Trump’s Decisions, Processes, and Personality Make Armed Conflict More Likely
But first an update:
Not too many days ago, I took Trump to task for failing to visit US troops in combat zones. Most presidents would have made several such trips at this point in their presidency. But, finally, it is done. Trump last week visited troops in Afghanistan, helped serve a meal, talked with small groups of soldiers, and made no blatantly political or inappropriate speeches. I still think he should be impeached immediately, but let’s give credit where it’s deu. By all accounts, it was a solid visit and a good gesture. Better late than never. Now on to today’s discussion.
Clouds on the Horizon
There is a lot of pontificating these days that warfare has changed dramatically. It’s no longer an environment of kinetic energy and explosive power, we hear. Now the threats are artificial intelligence, electronic combat, etc. Well, true enough, to a point. The reality is that these new threats are in addition to, not in place of, traditional means of conflict. Prepare for both or expect to lose. It really is that depressingly simple.
I have mentioned before that there is likely deadly conflict ahead as a result of Trump’s presidency. Real bullets may fly. Real people may die. The conflict may be limited in scope, but these things have a way of getting out of hand. Once started, I would not bet on a simple or peaceful outcome.
This risk seems more likely today that it was almost a year ago, when we first had this conversation. Trump projects chaos, carelessness, distrust of alliances, and a complete absence of understanding history or geopolitics. For some of our adversaries, this is too tempting to pass up. The profile is one of weakness on our side, rare opportunity on the other side.
Three Conflicts in Waiting
The Korean Peninsula
Trump tried to manipulate the North Koreans, with no preparation or plan. As a result, expectations all around have been dashed and frustrations are high. North Korea is making increasingly bellicose noises toward the South and toward us. Add to the mix an ongoing strategic argument between South Korea and Japan. This is a dialogue which Washington would have moderated in a saner era, but not now.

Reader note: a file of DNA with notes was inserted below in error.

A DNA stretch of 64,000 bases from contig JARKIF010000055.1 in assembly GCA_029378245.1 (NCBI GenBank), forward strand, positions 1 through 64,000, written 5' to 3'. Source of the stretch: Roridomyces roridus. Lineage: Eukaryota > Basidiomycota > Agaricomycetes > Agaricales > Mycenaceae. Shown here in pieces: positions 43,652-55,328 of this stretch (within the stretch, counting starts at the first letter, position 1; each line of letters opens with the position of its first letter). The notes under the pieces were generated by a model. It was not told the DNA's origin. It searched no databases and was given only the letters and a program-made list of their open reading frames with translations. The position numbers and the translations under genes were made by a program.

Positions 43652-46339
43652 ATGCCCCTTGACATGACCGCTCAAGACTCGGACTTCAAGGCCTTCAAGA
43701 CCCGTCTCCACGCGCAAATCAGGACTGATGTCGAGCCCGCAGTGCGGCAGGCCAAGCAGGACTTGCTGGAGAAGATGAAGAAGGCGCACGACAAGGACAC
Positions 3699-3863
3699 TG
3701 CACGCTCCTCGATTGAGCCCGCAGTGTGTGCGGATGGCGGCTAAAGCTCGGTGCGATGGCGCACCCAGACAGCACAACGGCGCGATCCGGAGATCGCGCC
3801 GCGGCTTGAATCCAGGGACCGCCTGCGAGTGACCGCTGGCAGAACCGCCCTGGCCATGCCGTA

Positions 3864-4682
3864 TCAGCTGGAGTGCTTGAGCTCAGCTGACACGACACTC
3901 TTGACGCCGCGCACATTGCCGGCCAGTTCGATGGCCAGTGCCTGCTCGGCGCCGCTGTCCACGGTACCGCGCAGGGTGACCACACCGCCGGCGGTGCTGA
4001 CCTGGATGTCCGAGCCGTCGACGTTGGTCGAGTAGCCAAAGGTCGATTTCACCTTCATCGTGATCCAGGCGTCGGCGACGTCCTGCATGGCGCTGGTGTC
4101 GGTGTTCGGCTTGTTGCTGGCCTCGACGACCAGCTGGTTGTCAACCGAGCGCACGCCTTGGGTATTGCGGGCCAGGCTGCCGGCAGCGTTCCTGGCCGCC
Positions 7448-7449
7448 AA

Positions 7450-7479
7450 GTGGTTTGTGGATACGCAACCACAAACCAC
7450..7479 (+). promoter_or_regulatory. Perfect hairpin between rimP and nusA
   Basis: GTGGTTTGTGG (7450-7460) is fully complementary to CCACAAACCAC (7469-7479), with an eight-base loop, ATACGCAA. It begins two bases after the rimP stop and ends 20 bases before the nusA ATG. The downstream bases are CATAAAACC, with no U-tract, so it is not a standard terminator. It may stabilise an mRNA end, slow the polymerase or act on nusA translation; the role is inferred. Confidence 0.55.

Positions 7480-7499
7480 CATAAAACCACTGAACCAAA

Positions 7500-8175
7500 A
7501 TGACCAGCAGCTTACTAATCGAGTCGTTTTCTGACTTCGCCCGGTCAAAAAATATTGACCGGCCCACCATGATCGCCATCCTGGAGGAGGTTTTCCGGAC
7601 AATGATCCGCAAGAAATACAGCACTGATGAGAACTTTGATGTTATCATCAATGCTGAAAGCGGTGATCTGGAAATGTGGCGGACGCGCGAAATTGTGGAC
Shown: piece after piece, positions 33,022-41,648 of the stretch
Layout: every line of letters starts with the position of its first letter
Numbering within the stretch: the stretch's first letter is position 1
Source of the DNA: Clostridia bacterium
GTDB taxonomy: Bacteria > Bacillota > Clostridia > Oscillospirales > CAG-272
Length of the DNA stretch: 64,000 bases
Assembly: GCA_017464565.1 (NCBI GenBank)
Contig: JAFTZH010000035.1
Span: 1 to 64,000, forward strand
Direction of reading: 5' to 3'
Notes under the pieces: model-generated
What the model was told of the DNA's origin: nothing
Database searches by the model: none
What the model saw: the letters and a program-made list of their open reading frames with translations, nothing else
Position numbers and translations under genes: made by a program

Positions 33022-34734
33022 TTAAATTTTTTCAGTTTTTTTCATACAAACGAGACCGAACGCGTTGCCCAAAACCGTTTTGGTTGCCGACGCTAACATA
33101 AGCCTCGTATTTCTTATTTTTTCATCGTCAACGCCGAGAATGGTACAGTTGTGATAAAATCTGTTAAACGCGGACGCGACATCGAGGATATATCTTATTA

Oh, and we just recently insisted South Korea pay FIVE TIMES what they contribute to the cost of US forces there. Want to bet there is a rational basis for that number? Good luck. There is no way any South Korean leader could even entertain such a change. Chalk up damage to yet another US alliance. Congratulations China and Russia. Bottom line: the risk of a provocation by North Korea is ever higher.
Taiwan and Asian Territorial Waters
There has long been a militant element in Chinese military and civil leadership that wants to force Taiwan’s reunification. Add to that the ongoing US/China trade war, which is hurting both sides. Finally, pay attention to what is going on in Hong Kong. I give Trump credit for signing the pro-Hong Kong legislation in recent days but recognize this drove the Chinese nuts.
Recall that we pulled out of the Pan Asian trade agreement and have been on the sidelines ever since. China has filled the void and is now the dominant voice in the region on a host of issues. For some Chinese leaders, this emboldens them. For some, it provides something worth risk to secure.
Finally, China has made bold claims and is trying to create facts on the water by claiming absurd territorial water boundaries. The neighbors are most unsure we would show up when it counted. The Chinese are flexing a lot of naval muscle.
All that could lead to a military conflict in or around the Taiwan Straits or in other close in waters. China is unlikely to really want to go to war on a large scale over Taiwan. But now they are betting we are even less willing to do so. I expect they will take the risk and call our bluff sooner rather than later. The risk of doing so over larger areas of territorial waters disputes is even higher.
The least likely, of the three, but no less real. Realizing that there already is a shooting war ongoing – we are just not in it at the moment. Putin has often said that “Ukraine is not a real country.” It used to be Russia’s. It has important agriculture and borders four NATO countries. Putin could be encouraged by Trump’s subservience to him and US domestic problems. He could decide to make a grab for what he has not already taken from Ukraine. If I were in the Baltic states, I would be worried, too. Trump has made us unimaginably unreliable to NATO and in the border region.
I hope I am wrong on all three of these risk areas. But I think not. And we have not yet discussed other dangers unnecessarily made more volatile. These include the Middle East, the Far East, and Latin America. We will save those for another day.
In the meantime, watch the lead three areas and keep your fingers crossed.
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